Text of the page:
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Discussion Starter #1
Every time I have played a well-set-up Buescher True Tone I have been well impressed with the ease of blowing, accurate overtones, etc. I have never A/B'd against a Conn M which is what I play (except for soprano, where I'm coming to grips with a True Tone, and bass).

Has anyone here gone full Buescher True Tone for jazz (soprano, alto, tenor, baritone)? And what are your impressions of each size for jazz usage?

For reference I use middle of the road MPs (prefer Meyer on ATB and Selmer on S).

Just thinking about making a change after 40 years of playing Conn 6M 10M and 12M. Probably not serious about it, but I would like to hear from All-True-Tone players. (If any exist, outside of the Rascher disciples.)
 

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I use my TT alto for jazz, rock, blues, funk, you name it. I use my TT soprano for jazz, pop and also with my New Orleans style brass band. As Saxtroll used to say, it's the injun, not the arrow.
 

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Point taken, but it’s probably about time to retire that particular expression, no?
 

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...
 

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Point taken, but it’s probably about time to retire that particular expression, no?
“It’s the archer, not the arrow”

“It’s the mechanic, not the wrench”???

“It’s the craftsperson, not the tool”???
 

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I've been blowing thru a 1926 Series II TT soprano for the last 40 years. People often say nice things about the tone.

It's the horn, not the player.
 

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Discussion Starter #10
Well, it depends on the player how much the instrument matters to them.

I think it's a bit disingenuous to claim that all saxophones behave the same to all players and that the instrument makes no difference. For example, the fact is that for me (YMMV) the ease of accessing the overtone series varies a great deal among instruments from different makers; and the intonation of those overtones varies a great deal, too. My Conn 6M I can play all the notes clear up to high D or Eb, well in tune; my Martin Handcraft Committee alto I can't access most of these and the intonation is sketchy. When I trialed a Buescher bass sax, within a couple minutes I was playing clear up to high C or so, beautifully in tune; my Noblet bass (which I chose for other reasons) it's hard to even eke out a high G, and the tuning is really off.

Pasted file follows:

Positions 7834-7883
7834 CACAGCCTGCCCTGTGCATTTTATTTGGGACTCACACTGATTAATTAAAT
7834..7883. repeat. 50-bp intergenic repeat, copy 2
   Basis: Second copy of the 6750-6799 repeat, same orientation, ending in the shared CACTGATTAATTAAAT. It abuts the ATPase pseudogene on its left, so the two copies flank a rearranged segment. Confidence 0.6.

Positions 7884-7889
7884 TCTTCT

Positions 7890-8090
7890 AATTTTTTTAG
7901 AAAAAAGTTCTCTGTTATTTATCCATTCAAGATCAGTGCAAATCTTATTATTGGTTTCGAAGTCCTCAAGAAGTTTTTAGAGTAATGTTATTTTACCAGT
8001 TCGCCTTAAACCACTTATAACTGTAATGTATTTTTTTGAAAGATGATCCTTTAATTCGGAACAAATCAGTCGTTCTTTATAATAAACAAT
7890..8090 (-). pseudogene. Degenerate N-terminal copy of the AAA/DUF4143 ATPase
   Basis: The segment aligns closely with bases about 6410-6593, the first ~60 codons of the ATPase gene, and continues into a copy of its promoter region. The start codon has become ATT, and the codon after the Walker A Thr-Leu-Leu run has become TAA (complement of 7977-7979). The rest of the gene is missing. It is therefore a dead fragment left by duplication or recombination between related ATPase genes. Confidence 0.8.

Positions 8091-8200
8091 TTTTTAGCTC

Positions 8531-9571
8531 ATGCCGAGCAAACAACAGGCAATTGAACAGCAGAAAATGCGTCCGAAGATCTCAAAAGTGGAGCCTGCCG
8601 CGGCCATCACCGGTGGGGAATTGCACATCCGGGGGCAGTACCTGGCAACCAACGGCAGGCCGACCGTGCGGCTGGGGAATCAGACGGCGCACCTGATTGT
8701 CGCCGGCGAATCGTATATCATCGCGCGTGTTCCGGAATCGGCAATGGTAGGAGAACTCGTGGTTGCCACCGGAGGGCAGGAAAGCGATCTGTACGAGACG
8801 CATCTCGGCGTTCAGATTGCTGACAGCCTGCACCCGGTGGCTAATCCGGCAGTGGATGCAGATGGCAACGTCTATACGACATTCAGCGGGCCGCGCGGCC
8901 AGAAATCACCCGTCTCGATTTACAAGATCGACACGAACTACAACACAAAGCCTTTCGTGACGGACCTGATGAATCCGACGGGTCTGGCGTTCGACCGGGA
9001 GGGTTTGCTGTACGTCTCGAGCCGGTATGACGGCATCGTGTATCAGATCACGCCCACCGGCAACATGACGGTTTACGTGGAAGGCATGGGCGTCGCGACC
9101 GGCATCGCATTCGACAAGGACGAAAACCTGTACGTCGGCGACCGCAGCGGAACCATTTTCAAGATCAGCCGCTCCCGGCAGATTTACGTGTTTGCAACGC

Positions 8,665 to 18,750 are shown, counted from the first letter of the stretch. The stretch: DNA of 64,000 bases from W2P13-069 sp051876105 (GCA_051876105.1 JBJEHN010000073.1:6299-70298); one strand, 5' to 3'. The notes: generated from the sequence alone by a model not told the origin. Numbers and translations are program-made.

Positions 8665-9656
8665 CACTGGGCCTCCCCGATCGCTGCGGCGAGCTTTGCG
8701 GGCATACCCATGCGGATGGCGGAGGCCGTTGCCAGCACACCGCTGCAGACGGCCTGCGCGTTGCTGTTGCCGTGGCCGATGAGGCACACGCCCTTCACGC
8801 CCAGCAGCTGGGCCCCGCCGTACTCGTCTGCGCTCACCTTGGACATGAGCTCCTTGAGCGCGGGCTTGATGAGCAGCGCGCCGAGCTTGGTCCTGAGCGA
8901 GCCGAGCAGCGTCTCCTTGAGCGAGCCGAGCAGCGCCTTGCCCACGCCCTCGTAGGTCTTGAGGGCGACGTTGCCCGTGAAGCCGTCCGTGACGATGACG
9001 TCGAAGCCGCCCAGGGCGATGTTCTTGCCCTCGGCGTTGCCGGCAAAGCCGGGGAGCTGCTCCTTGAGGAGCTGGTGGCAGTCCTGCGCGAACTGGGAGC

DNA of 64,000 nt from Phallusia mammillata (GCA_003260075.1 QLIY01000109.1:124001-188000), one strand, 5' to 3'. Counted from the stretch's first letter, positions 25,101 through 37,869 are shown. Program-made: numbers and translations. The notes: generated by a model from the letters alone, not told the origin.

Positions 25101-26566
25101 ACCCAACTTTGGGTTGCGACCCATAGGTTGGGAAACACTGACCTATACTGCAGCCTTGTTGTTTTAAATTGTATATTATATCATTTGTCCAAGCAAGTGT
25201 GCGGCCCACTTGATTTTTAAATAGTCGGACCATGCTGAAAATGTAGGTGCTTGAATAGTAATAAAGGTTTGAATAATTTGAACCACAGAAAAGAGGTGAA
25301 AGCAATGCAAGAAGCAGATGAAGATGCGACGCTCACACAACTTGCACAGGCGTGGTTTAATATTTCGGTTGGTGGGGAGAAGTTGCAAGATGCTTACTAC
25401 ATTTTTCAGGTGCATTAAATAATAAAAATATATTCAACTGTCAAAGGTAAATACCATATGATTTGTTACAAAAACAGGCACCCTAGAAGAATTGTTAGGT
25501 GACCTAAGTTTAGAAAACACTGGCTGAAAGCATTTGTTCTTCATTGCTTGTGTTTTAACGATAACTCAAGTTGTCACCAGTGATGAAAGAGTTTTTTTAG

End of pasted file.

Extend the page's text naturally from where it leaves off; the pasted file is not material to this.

Similarly, I did an A/B comparison of the Conn alto and Martin alto in a medium size, rather loud band, on the lead alto seat; I had to blow a LOT harder to hear and be heard on the Martin, using exact same MP and reed, switching back and forth minute by minute.

So at least for me there are very significant differences in saxophones.
 

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I think it's a bit disingenuous to claim that all saxophones behave the same to all players and that the instrument makes no difference.
Well, to me... Bueschers are quality saxophones that I can use for any style of music. Never would I say the instrument makes no difference in a quality sense. But so long as a horn suits me, I can use it to play any style of music.
 

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Well, to me... Bueschers are quality saxophones that I can use for any style of music. Never would I say the instrument makes no difference in a quality sense. But so long as a horn suits me, I can use it to play any style of music.
+1

I play a 1928/1929 TT bari in jazz and rock. It isn't as responsive as a Yamaha or Selmer, but it isn't nearly as boring to play as them either. A lot of audience members tell me between sets and after shows that they really enjoy it too.

The TT alto I got to play was a similar story. I prefer modern altos, and the LH pinky table has its disadvantages, but if you handed me one I would have no complaints using that horn in any genre.
 

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Well, to me... Bueschers are quality saxophones that I can use for any style of music. Never would I say the instrument makes no difference in a quality sense. But so long as a horn suits me, I can use it to play any style of music.
My attitude as well. Someone asked me awhile back why I play on them. I ended up quoting Kenneth Coon (bari with the Rascher Quartet) saying they just work best for me. There are plenty other good horns out there that might work better for someone else.